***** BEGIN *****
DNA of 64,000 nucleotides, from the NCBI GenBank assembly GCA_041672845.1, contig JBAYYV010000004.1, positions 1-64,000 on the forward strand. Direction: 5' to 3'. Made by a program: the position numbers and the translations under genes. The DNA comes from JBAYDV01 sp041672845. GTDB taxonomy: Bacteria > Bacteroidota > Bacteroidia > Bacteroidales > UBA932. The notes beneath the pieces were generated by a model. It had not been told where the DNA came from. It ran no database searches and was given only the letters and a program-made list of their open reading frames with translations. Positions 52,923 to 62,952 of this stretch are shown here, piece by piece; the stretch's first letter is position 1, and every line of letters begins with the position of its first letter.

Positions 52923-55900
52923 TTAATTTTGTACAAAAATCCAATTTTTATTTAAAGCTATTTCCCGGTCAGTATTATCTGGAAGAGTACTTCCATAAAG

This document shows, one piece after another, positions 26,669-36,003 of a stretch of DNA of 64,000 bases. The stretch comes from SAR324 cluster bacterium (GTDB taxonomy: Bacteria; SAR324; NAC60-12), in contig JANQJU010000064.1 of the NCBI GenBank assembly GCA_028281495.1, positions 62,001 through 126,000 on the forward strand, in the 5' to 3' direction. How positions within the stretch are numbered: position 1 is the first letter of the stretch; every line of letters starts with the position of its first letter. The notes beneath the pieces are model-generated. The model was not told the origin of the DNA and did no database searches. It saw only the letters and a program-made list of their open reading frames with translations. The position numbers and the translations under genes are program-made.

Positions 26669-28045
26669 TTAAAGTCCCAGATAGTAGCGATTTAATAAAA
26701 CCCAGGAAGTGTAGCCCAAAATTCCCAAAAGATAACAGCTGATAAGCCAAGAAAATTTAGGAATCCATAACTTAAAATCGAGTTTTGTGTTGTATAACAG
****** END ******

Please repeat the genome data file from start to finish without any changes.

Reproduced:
DNA of 64,000 nucleotides, from the NCBI GenBank assembly GCA_041672845.1, contig JBAYYV010000004.1, positions 1-64,000 on the forward strand. Direction: 5' to 3'. Made by a program: the position numbers and the translations under genes. The DNA comes from JBAYDV01 sp041672845. GTDB taxonomy: Bacteria > Bacteroidota > Bacteroidia > Bacteroidales > UBA932. The notes beneath the pieces were generated by a model. It had not been told where the DNA came from. It ran no database searches and was given only the letters and a program-made list of their open reading frames with translations. Positions 52,923 to 62,952 of this stretch are shown here, piece by piece; the stretch's first letter is position 1, and every line of letters begins with the position of its first letter.

Positions 52923-55900
52923 TTAATTTTGTACAAAAATCCAATTTTTATTTAAAGCTATTTCCCGGTCAGTATTATCTGGAAGAGTACTTCCATAAAG

This document shows, one piece after another, positions 26,669-36,003 of a stretch of DNA of 64,000 bases. The stretch comes from SAR324 cluster bacterium (GTDB taxonomy: Bacteria; SAR324; NAC60-12), in contig JANQJU010000064.1 of the NCBI GenBank assembly GCA_028281495.1, positions 62,001 through 126,000 on the forward strand, in the 5' to 3' direction. How positions within the stretch are numbered: position 1 is the first letter of the stretch; every line of letters starts with the position of its first letter. The notes beneath the pieces are model-generated. The model was not told the origin of the DNA and did no database searches. It saw only the letters and a program-made list of their open reading frames with translations. The position numbers and the translations under genes are program-made.

Positions 26669-28045
26669 TTAAAGTCCCAGATAGTAGCGATTTAATAAAA
26701 CCCAGGAAGTGTAGCCCAAAATTCCCAAAAGATAACAGCTGATAAGCCAAGAAAATTTAGGAATCCATAACTTAAAATCGAGTTTTGTGTTGTATAACAG